As the Prime Minister said, in less than a year, this disease has killed over a million people worldwide and caused havoc to economies everywhere.

In March, we all pulled together in a spirit of national sacrifice and community. Acting together, for the benefit of all, we ensured the NHS was protected and thousands of lives were saved. Unfortunately, the evidence shows that the virus has recently started to spread again in an exponential way and that is why the Prime Minister has acted. Indeed, models provided by Government scientists suggest that unless we act now, we could see deaths over the winter that are twice as bad or more compared with the first wave. Faced with these latest figures, there is no alternative but to take further action at a national level.    

The tiered framework previously announced by the Prime Minister was designed to simplify local restrictions and enable targeted action to be taken in areas where the number of cases was increasing significantly. However, when it became clear that cases were increasing in all regions, the Prime Minister took the difficult decision to put further restrictions in place across England, asking people to stay at home as much as possible for four weeks. The legislation is time limited, but as the current situation has shown, we must be guided by the facts. When this new lockdown period ends, I believe that the tiered framework already in place will continue to enable the Government and local authorities to work together to target regional outbreaks. 

Having looked into this, I understand any further national restrictions would need to be voted on in Parliament after the end of the four-week period. I am told the advice is that this four-week period will make a significant difference to the progress of the virus. MPs would need to be given compelling evidence if they were to come to Parliament being asked to consider further national measures.

I know that, in Wales, Scotland, and Northern Ireland, devolved authorities have taken a slightly different approach. This is in line with the goal of the United Kingdom Government that measures should reflect the latest local information, rather than placing unnecessary restrictions on regions where that would not be appropriate. The Welsh Government has recently carried out a similar short term period of enhanced restrictions, and the Scottish Government has established additional tiers of restrictions. My colleagues in Westminster continue to work closely with the devolved nations as the whole of the United Kingdom works towards our common goal of protecting the NHS and saving lives.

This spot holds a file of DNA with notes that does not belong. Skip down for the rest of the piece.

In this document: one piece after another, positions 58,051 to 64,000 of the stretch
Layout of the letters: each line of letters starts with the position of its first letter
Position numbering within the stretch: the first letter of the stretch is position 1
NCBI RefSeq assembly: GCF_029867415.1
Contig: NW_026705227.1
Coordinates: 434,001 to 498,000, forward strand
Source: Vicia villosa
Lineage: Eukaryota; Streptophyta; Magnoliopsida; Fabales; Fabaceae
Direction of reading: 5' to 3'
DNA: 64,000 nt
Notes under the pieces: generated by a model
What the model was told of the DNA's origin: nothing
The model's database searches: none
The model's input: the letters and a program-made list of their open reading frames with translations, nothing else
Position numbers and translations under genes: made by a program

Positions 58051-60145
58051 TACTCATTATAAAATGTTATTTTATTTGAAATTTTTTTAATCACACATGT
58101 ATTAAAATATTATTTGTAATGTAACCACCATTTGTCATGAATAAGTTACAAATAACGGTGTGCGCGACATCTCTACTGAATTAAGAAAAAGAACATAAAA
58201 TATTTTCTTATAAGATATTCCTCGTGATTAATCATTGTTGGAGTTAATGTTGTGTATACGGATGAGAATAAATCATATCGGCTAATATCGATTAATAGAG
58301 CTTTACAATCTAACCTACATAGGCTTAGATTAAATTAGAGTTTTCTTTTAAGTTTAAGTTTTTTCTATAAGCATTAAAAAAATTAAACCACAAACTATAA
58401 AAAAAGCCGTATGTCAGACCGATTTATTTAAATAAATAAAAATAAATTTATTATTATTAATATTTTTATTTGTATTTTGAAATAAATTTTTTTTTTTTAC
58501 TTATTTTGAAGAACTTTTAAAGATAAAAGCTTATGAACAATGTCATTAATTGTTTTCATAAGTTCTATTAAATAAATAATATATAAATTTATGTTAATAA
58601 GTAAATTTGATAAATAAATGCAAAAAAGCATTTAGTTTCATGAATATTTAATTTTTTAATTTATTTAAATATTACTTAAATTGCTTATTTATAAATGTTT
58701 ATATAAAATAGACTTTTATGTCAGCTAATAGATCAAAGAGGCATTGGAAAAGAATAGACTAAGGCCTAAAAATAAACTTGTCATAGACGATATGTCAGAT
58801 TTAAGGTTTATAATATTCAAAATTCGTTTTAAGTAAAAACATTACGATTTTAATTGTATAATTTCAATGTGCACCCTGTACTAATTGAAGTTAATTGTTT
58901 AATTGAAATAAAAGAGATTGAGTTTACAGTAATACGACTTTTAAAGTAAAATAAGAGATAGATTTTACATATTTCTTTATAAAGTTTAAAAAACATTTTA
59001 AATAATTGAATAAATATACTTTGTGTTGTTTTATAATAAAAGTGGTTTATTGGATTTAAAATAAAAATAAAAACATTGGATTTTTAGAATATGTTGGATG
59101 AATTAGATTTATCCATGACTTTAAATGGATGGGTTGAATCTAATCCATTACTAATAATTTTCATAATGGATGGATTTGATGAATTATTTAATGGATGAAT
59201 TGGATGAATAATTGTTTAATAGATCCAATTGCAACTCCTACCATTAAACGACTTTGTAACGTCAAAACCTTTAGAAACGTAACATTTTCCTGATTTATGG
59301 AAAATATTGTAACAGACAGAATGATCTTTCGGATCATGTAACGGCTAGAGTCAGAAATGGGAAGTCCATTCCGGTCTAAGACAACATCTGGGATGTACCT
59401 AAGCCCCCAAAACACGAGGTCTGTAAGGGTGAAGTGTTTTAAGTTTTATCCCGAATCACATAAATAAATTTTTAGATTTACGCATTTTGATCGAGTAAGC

I appreciate that these stricter measures impact on all our way of life, but we must comply and play our parts in saving lives and protecting vulnerable people. What we must remember is that, unfortunately, what is one person’s mild cough can be another person’s death knell – as the Prime Minister said. The overrunning of the NHS would be a medical and moral disaster beyond the raw loss of life. The huge exponential growth in the number of patients – by no means all of them elderly – would mean that doctors and nurses would be forced to choose which patients to treat, who could get oxygen and who could not; who would live and who would die; and they would be forced to choose between saving COVID-19 patients and non-COVID-19 patients. The sheer weight of COVID-19 demand would mean depriving tens of thousands - if not many more non-COVID-19 patients - of the care they need. Therefore, we must act in a spirit of togetherness to suppress this virus now to save lives.

Measures must continue to be proportionate to the risk the virus poses, and the impact on the economy, livelihoods and personal freedoms cannot be too great. I will bear in mind the views you have raised and continue to ensure the people of Fareham are represented when these matters are debated in the House.